A few days ago, the Sydney Morning Herald reported that University of Western Australia Publishing has decided to stop submitting its books for literary awards, after spending A$10,000 on prize submissions in a single year. Several other publishers estimated that they spent thousands of dollars on entry fees and postage every year; among them Scribe and the Australian arm of Pan Macmillan.
This is a surprisingly loaded topic, and it kicked off quite a debate in Australian literary circles – as I believe it should here in the UK. At play are a number of important issues in the literary economy: what is a fair administrative cost for prizes to charge per entry? How far should publishers and prize managers be expected to accommodate one another’s preferences? And do prize judges really need all those hard copies, or are they just being print snobs?
The entry fee side of the equation is a big discussion, and cuts to the heart of the delicate balance between cultural and financial capital which keeps the prize ecosystem alive – so I won’t wade into that today. The cost of printing and posting thousands of physical proofs, however, would be very easy to bring under control.
‘Self-Portrait with Booker Reading’, photo courtesy of Daniel Hahn
The photo you see above is courtesy of Daniel Hahn. Daniel is a judge for the 2017 Man Booker International prize, and the books pictured are about 100 of those he’s received so far – all of which he must read and assess. If you’re a digitally-minded publisher, looking at this photo you might share my initial assumption that digital submissions would be welcomed by both publishers and prize judges.
However, both Hahn and Veronica Sullivan – the manager of the Stella Prize, an Australian award for women writers – argue that physical submissions remain the best option. Hahn notes the ‘flattening’ effect digital reading has on text, and points out that physical aspects of submissions help distinguish them from one another. Meanwhile, Sullivan believes switching to digital submissions would actually increase workloads for prize managers, since different judges would request a mix of print and digital copies – and publishers might provide low-quality digital editions, such as heavily watermarked PDFs.
These practical difficulties shouldn’t be underestimated. However, there are plenty of upsides to introducing partly digital or even digital-only submissions. One of the biggest is opening prizes to self-publishers, as the Arthur C. Clarke award did a few months ago. Anything which helps break down arbitrary distinctions between traditional and indie publishing – and challenges the assumption that self-published writing is necessarily low-quality – has to be a good thing, although of course not everyone will agree. Another is the freedom digital submissions will give prize managers to broaden their judging pool, and influence, beyond national boundaries. Literary readerships are increasingly international, and prizes should be able to reflect that.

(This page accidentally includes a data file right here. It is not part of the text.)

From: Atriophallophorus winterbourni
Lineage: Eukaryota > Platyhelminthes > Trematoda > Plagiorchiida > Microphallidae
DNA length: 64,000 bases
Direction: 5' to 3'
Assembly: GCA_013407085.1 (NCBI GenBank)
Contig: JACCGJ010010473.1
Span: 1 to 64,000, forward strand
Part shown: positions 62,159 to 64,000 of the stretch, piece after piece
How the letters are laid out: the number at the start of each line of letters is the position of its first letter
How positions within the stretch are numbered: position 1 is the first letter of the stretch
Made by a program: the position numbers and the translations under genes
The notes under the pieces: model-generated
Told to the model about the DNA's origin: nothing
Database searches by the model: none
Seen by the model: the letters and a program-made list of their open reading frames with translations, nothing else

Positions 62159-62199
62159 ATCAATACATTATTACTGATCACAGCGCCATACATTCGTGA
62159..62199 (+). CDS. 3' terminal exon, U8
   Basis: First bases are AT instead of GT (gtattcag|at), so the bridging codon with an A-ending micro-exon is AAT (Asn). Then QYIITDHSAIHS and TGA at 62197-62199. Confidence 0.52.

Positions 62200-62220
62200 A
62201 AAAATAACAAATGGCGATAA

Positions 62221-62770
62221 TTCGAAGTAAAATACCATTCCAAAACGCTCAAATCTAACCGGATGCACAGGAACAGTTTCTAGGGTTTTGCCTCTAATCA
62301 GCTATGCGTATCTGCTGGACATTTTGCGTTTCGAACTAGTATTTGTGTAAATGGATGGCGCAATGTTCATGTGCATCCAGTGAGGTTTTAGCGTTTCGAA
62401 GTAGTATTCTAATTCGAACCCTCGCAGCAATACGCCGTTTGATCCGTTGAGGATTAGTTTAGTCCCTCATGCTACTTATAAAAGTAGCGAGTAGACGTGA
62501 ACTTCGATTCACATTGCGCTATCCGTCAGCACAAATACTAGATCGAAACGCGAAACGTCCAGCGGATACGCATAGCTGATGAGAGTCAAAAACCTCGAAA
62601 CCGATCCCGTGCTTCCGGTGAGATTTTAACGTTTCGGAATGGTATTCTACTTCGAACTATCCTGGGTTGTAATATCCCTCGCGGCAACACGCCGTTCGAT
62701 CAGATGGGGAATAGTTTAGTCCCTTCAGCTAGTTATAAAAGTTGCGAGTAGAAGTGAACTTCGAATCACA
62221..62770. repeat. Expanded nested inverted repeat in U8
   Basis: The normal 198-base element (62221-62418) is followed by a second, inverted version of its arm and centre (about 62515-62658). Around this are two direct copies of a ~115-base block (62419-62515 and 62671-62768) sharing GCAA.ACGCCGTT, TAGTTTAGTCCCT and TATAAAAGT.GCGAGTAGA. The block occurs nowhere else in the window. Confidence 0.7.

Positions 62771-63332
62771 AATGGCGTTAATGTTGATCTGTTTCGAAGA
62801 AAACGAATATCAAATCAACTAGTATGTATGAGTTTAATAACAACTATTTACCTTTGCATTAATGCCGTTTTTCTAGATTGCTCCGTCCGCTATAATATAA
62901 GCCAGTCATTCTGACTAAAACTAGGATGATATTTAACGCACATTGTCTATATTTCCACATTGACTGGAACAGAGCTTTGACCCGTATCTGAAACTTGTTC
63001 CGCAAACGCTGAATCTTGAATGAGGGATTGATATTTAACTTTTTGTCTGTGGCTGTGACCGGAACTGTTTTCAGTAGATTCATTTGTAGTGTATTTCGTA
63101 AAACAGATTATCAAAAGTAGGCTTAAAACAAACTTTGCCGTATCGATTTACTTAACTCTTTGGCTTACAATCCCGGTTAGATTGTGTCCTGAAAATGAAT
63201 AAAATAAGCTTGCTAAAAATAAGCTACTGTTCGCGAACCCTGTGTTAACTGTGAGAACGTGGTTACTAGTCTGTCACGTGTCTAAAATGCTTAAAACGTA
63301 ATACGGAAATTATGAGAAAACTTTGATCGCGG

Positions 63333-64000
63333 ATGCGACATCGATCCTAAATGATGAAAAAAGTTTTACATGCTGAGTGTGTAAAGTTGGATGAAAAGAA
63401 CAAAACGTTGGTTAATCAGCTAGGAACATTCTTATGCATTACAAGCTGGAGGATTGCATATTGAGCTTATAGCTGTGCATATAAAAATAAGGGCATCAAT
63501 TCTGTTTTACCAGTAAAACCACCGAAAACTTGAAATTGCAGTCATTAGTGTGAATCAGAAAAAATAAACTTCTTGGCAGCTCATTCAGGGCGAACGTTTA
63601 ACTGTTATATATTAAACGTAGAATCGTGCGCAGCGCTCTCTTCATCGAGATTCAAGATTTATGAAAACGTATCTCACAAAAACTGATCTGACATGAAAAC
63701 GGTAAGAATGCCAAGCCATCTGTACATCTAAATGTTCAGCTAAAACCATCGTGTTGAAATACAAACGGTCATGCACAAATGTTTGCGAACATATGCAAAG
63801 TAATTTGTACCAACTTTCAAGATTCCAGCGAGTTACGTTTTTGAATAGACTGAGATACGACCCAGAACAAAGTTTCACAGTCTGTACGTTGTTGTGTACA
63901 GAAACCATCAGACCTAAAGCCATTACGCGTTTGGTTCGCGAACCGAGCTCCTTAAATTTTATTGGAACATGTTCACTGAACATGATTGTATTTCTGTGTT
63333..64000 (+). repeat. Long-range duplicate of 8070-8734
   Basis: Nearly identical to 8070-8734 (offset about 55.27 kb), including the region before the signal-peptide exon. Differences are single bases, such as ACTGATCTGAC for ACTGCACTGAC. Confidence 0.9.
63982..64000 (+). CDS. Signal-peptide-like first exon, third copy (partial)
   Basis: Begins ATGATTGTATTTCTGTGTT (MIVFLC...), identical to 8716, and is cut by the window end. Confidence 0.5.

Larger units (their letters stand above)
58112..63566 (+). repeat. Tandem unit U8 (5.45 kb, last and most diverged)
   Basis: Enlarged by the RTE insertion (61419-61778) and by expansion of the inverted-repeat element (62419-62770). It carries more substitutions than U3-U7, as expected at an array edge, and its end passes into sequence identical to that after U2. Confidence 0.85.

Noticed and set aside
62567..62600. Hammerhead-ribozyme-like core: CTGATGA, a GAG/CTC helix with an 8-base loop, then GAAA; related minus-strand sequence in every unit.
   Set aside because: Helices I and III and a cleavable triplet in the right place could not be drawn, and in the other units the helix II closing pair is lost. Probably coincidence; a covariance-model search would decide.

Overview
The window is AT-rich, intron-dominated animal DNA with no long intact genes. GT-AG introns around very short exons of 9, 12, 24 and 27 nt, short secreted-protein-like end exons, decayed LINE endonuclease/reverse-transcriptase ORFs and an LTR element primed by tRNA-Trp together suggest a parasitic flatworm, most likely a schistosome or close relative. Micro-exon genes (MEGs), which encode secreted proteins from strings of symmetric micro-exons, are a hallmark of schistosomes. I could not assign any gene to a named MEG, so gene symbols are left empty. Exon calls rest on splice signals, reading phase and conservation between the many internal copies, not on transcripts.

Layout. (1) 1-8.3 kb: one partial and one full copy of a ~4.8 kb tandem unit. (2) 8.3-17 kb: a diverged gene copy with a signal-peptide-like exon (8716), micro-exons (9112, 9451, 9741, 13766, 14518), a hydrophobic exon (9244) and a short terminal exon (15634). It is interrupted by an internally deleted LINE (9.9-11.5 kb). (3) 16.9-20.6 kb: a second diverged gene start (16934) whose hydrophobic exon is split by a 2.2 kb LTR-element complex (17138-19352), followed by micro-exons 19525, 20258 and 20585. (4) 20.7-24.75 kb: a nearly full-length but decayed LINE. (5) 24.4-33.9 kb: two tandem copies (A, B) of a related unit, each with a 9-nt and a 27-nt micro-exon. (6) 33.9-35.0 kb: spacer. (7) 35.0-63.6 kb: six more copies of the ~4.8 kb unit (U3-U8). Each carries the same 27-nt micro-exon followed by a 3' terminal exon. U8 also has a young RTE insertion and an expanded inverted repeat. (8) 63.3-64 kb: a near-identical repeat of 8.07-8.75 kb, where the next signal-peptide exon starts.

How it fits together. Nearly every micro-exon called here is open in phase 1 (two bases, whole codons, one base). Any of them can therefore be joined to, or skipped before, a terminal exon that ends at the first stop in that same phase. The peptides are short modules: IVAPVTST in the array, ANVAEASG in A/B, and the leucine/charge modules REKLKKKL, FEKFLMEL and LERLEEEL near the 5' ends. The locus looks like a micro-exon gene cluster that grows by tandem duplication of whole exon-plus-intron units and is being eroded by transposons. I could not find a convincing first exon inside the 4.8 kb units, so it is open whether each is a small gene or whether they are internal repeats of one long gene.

My Tilted Axis Press colleague Deborah Smith has benefited enormously from the Man Booker International Prize she won earlier this year for her translation of The Vegetarian. Not only has the prize raised her profile as a translator, but the money has indirectly helped fund Tilted Axis. This is how prizes should work. But when, in order to satisfy another prize’s entry requirements, I had to typeset a book and print expensive, urgent proofs nearly six months before publication, I wondered whether the expense was really necessary – and further, whether prize managers were even aware of the burden their demands placed on small presses.
A good first step would be a prize submissions portal: either a non-profit funded and run by the prizes themselves, or a business targeting what seems like an obvious market opportunity. Precedents for organisation like this exist. By now, NetGalley must have saved publishers millions of pounds in postage and print costs. Submittable has rescued more than a few magazine publishers from being buried by piles of essays and short stories – and indeed, many short-form prizes are already run with it. The technical challenges are not insurmountable: as always in publishing, it’s mostly a question of will. So if you’re a publisher or prize manager who’d be interested in using a service like this, comment below or email me.
The proliferation of prizes in recent years is undoubtedly a boon for authors and readers, but it’s time we had a serious think about how they can be made more efficient and effective for all involved. It may be fairer for the choice of submission format to be made by the publisher concerned, rather than judges or prize managers. To begin with, if we can make printed submissions the exception rather than the rule, we’ll have taken an important step forward.